Thursday, June 27, marks National HIV Testing Day (#HIVTesting Day and #NHTD), an annual observance to encourage people to get tested for HIV and, if positive, get linked to care and treatment.

This year’s theme, “Level up your self-love: check your status,” calls upon individuals to take charge of their health and wellness. The theme emphasizes showing yourself compassion and respect by prioritizing your health, according to

Getting tested for HIV is easy, yet many people avoid learning their status. Some may be too scared to get tested, while others may believe they aren’t at risk for the virus.

According to the Centers for Disease Control and Prevention (CDC), about 1.2 million people are living with HIV in the United States and around 14% of them do not know their status. What’s more, nearly 40% of new HIV cases are transmitted by people who don’t they are HIV positive.

Knowing one’s HIV status is the first step toward accessing prevention or treatment options. In addition, starting treatment as soon as possible after acquiring HIV generally leads to better health outcomes because the virus hasn’t had much time to cause damage and build a reservoir. In this way, HIV testing is about self-care.

HIV testing can be free, fast and confidential. For additional privacy, HIV self-tests can be done anywhere and anytime.

To improve HIV screening rates, the CDC partnered with Emory University and others to launch TogetherTakeMeHome, a project that mails free HIV self-tests directly to consumers. TakeMeHome aims to distribute one million free self-test kits over five years.

The CDC recommends the following HIV testing guidelines

  • Everyone between ages 13 and 64 should get tested for HIV at least once as part of their routine health care.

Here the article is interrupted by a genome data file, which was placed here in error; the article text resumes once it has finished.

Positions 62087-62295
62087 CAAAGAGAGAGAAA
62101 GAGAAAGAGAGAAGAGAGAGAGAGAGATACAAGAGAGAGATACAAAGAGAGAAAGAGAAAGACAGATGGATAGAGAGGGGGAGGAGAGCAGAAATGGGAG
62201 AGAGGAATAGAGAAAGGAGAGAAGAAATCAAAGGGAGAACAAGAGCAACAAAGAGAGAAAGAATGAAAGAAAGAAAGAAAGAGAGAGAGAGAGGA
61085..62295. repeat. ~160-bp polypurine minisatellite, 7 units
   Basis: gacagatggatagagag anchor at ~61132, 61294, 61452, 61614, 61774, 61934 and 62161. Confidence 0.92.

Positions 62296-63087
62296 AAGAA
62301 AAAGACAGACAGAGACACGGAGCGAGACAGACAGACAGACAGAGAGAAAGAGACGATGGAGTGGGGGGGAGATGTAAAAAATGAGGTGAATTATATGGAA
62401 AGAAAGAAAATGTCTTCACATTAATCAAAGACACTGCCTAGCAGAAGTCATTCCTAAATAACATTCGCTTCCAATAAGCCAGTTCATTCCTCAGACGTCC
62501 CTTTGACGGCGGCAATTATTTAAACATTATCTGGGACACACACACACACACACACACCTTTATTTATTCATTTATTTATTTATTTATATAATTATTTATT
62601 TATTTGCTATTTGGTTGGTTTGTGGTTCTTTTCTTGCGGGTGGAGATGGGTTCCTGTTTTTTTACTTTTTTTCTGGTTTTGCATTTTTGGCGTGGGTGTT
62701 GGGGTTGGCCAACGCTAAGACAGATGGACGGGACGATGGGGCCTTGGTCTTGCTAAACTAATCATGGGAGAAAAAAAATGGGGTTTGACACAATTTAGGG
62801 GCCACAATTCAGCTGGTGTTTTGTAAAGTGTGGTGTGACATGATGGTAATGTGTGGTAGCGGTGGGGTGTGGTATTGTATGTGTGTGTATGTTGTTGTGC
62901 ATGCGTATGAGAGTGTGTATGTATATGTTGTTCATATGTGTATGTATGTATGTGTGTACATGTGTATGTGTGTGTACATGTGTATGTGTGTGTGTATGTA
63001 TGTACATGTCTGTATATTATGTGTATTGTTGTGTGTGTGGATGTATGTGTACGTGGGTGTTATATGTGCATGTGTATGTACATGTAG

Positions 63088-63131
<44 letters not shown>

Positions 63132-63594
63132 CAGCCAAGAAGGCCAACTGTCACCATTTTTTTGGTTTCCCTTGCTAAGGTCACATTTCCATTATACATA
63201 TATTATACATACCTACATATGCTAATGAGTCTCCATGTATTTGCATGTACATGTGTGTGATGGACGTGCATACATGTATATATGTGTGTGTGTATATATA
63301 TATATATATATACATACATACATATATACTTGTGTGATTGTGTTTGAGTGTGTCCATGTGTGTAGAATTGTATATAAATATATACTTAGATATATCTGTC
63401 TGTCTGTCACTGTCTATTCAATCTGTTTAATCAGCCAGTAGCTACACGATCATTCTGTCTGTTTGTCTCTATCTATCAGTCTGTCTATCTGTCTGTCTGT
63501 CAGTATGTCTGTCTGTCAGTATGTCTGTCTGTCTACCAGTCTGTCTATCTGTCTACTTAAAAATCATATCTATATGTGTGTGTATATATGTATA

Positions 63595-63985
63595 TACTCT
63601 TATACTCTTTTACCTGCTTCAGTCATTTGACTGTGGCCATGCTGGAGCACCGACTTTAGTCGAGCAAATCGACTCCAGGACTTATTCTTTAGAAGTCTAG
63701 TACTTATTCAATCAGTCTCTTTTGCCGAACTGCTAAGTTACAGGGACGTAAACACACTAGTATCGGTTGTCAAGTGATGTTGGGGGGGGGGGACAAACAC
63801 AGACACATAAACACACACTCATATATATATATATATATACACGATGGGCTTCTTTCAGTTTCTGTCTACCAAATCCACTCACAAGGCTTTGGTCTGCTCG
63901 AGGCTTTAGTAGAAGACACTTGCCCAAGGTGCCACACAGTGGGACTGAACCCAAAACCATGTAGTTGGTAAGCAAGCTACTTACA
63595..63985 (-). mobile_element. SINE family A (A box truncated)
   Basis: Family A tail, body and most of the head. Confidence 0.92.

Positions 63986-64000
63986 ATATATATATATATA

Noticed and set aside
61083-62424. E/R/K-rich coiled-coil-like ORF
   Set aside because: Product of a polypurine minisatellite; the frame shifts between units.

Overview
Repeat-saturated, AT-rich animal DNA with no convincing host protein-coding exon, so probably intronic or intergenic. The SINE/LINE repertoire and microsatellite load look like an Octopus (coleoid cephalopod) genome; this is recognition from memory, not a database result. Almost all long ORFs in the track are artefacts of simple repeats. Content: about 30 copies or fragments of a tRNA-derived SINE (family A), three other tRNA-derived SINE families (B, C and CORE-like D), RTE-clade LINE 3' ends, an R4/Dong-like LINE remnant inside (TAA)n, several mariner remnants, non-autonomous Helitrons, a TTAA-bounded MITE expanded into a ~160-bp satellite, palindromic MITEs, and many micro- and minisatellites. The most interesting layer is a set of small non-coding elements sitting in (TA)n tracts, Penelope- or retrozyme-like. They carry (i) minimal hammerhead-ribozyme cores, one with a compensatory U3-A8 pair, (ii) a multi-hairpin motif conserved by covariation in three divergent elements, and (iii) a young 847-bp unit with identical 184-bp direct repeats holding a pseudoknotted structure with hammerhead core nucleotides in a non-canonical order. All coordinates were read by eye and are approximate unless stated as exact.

• Those with certain ongoing risk factors—such as having more than one sex partner since their last HIV test or having sex with someone whose sexual history they don’t know—should get tested annually. Sexually active gay and bisexual men may benefit from more frequent testing (for example, every three to six months). 
  • Pregnant people should get tested for HIV during each pregnancy. Testing pregnant people and treating those with HIV is a highly effective way to prevent babies being born with HIV. 

You can help promote NHTD with resources and digital tool kits. For more, visit the CDC’s HIVTestingDay page in English and Spanish. For more background, see’s blog post “Federal Health Leaders Reflect on the Ongoing Importance of HIV Testing.”


If you think you might have been exposed to HIV, it’s important to get tested promptly. You can search the POZ Health Services Directory to find an HIV testing site in your area.


To learn more, click #HIV Testing or read POZ’s Basics on HIV Testing. It reads in part:


The truth is, anyone can get HIV. Some demographic groups are more heavily affected than others, but the risk factors are the same for everyone.


When it comes to HIV testing, the old cliché “knowledge is power” still holds true. Knowing your HIV status, whether negative or positive, puts you in the best position to protect your health and the health of your sexual partners. While there is no cure for HIV or AIDS, effective medications allow HIV-positive people to live a normal, healthy life. Being aware of your HIV status makes it less likely that you will pass the virus to others—both because you and your partners can take precautions and because effective treatment prevents transmission.


Where can I get tested?
HIV testing is widely available at a number of health facilities—in private medical practices, public health clinics, hospital emergency rooms, pharmacies and mobile testing vans run by clinics and health organizations.

You can also purchase at-home testing kits that can provide results within 20 to 40 minutes.


Counseling is an important part of HIV testing. It may be done face-to-face with a doctor, at a testing site with a counselor or over the phone with a counselor working for a company that supplies home testing kits. These conversations play a valuable role in informing anyone who’s tested negative about maintaining their negative status and advising those who test positive about their health care.

Every state has its own HIV hotline from which you can obtain information about where to get tested, including anonymous testing sites, where available.